Tag Archives: “Galanthus nivalis”

St. Brigid’s Day

Today is St. Brigid’s Day, the traditional start of the Celtic Spring, and it is very springlike by any standards. In the last few days I found Snowdrops (Galanthus nivalis) blooming:

32595658126_55678fc77d_zOnly three days ago I found my first Crocus blooming, although I hasten to add that this is not one of the crocuses which I normally consider as the true sign spring has begun, this one being a more recent addition to the garden, but beautiful nonetheless:

32595657066_79388c7eee_zAnd today the first Daffodil in my garden began to bloom, undoubtedly due to the long-awaited arrival of spring rain:

31842590133_32dd5c06cd_z   This winter has been as dry as last winter was wet. In fact, it has been so dry that reservoirs across Ireland have been at levels normally associated with hot summers, as so little rain has fallen. But this week, fortunately, the rain has arrived and the plants and animals have been awakened by it. The night before last I spotted a big handsome Common Frog (Rana temporaria) hopping along the path in the dead of night, under a deluge of rain. It can’t be long before they start to spawn. and many probably already have:

32595656566_172dbf7a26_zAnd early in the evening, as though to mark the occasion, we had the rare sight of the Moon and the brightly-burning planet Venus promenading across the sky with the planet Mars, a small reddish dot, almost halfway between them, which is apparently quite a rare event:

From left to right: the Moon, Mars and Venus straining to shine tonight through a murky evening sky.
From left to right: the Moon, Mars and Venus straining to shine tonight through a murky evening sky.

Finally, and most exciting of all for me, I had the good luck to spot a moth resting on a wall yesterday, and it was a species I haven’t seen before, the Mottled Grey (Colostygia multistrigaria):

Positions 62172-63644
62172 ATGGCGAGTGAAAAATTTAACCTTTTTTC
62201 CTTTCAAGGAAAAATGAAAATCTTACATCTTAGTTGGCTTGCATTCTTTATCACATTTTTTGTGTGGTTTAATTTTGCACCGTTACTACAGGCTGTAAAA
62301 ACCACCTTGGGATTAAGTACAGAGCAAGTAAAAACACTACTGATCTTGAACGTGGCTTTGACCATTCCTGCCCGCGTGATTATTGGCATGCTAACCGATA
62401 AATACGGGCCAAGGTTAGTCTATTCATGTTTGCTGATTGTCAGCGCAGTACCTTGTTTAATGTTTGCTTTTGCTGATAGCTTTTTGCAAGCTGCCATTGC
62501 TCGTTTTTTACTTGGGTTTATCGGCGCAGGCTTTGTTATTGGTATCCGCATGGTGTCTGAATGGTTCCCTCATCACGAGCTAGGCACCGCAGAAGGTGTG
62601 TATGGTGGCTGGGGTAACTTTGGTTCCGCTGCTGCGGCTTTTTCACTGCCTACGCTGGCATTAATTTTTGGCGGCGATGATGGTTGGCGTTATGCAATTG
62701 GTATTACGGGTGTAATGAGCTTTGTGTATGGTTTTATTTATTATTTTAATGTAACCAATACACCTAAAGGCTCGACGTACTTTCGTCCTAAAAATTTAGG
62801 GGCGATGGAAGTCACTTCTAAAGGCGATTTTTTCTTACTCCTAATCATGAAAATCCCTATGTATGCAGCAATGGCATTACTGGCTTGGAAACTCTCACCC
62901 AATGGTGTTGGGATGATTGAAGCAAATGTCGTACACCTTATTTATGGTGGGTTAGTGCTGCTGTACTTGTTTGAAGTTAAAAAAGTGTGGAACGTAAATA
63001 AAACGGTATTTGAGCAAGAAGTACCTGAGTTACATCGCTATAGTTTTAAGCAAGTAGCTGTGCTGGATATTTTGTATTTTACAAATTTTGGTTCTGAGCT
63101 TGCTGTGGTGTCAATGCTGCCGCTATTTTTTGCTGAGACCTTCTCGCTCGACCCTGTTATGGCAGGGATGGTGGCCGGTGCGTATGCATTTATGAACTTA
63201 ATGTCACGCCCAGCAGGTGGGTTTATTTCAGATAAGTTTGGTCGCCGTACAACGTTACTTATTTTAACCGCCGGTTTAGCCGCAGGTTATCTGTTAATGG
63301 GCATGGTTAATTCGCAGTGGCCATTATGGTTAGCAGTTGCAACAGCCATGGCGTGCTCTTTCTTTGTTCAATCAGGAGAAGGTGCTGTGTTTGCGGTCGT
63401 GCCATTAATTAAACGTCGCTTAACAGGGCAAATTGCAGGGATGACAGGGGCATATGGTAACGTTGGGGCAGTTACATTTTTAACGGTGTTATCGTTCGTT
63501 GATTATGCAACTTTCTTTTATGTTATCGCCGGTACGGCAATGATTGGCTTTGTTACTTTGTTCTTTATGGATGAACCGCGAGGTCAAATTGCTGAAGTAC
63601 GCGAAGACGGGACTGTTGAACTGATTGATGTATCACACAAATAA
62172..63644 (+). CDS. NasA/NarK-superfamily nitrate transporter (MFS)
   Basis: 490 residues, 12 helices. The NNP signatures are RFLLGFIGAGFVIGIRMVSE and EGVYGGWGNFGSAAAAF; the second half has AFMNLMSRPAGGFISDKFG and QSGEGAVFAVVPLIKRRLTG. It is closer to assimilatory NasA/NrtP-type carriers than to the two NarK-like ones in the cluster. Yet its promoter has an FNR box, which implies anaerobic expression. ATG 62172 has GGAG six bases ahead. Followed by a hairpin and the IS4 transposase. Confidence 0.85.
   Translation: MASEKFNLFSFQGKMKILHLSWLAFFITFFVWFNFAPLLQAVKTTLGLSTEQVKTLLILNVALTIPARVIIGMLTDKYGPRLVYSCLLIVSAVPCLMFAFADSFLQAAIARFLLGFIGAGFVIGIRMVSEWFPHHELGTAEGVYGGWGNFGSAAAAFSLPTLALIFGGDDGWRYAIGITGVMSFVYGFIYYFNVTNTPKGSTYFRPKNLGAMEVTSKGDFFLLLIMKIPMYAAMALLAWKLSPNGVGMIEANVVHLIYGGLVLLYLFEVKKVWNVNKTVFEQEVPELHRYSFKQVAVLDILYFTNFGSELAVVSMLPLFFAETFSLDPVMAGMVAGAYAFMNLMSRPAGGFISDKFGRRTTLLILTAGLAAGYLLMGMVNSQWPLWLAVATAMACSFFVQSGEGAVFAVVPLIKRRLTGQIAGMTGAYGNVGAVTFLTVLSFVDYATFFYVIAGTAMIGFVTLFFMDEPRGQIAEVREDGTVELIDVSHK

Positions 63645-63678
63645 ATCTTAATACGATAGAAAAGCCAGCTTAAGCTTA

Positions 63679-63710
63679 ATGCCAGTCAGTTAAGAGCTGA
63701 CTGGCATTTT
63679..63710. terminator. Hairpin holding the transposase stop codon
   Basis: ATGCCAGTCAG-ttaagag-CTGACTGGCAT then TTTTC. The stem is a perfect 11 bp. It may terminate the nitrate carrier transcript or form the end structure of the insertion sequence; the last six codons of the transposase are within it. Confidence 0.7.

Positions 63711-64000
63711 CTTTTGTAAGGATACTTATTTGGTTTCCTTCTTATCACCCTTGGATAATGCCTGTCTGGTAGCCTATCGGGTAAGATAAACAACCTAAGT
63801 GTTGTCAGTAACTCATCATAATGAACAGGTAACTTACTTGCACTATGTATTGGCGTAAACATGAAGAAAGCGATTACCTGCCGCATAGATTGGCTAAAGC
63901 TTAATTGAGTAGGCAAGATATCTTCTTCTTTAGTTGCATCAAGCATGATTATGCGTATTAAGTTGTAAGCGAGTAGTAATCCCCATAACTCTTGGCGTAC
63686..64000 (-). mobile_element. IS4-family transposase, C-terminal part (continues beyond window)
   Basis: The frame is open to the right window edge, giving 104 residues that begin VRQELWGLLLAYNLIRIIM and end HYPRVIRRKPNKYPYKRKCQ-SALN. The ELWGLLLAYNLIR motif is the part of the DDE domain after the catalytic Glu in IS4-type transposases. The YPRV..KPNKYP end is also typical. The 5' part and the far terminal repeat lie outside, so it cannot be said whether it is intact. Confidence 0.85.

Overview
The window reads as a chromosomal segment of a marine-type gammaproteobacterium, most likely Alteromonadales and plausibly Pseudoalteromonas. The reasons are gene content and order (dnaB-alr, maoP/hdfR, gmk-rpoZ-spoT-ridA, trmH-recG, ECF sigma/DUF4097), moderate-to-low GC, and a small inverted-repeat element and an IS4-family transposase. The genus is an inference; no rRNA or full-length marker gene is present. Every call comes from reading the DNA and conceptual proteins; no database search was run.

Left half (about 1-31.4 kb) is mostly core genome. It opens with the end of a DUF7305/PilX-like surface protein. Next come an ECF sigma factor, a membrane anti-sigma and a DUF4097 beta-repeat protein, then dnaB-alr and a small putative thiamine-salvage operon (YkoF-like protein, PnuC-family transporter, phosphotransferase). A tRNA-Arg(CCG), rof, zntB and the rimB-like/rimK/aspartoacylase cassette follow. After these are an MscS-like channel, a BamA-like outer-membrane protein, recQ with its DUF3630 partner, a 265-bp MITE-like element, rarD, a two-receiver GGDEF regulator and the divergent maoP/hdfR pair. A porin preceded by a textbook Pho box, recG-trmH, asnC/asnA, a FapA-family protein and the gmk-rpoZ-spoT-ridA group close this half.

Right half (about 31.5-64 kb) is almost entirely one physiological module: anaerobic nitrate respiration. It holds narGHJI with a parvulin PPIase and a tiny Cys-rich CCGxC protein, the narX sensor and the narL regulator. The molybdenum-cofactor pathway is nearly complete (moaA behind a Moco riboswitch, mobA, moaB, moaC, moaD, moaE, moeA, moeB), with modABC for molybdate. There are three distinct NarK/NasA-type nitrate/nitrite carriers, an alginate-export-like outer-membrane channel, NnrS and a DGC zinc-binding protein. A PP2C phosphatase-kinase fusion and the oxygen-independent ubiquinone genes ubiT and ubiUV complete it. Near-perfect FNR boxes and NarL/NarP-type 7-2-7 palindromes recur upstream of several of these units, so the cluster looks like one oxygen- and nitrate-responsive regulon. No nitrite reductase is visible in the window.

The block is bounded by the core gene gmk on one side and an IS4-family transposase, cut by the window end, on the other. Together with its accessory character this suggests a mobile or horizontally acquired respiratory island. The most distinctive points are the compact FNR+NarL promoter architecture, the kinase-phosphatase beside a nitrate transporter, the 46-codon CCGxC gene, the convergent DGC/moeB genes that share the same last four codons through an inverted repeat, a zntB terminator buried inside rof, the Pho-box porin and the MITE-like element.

32595656306_d78d226308_zThis moth normally flies in February and March, mostly in March, but the good conditions seem to have brought this one out earlier than usual. However, the moth that really is the harbinger of spring, the Early Thorn, hasn’t appeared yet. I suspect I’ll find one sooner rather than later this year.

January, outgoing

So we’ve finally reached the end of a January which was slightly wetter than most Januarys, but much more typical than December was. However, all the heavy rain of December provoked a remarkable response from the plantlife of Wicklow. Here, for example, are two photos from the 4th January, and they are quite incredible because this one is a tuft of natural Bluebells:

Yes, genuine Bluebells in early January.
Yes, genuine Bluebells in early January.

And these are the leaves of the Arum Lily, also known as Lords-andLadies or Cuckoo Pint, Arum maculatum:

Borad fleshy leaves of the Arum Lily.
Borad fleshy leaves of the Arum Lily.

Both are spring plants, but usually they don’t begin to appear until much later in the year, in March or April. However, the weather became more cold towards mid-January, and their growth slowed. Birds began showing up in gardens looking for food, as usually happens in December, January and February. Here are a few which came to feeders in my garden:

A spectacular little Blue Tit, one of our more common species.
A spectacular little Blue Tit, one of our more common species.
A Blue Tit and a much larger Greenfinch at a peanut feeder.
A Blue Tit and a much larger Greenfinch at a peanut feeder.
Two male House Sparrows at a seed feeder. These birds have become very rare in some parts of Europe, but are an invasive species in North America. In Ireland they are perfectly at home and still doing well.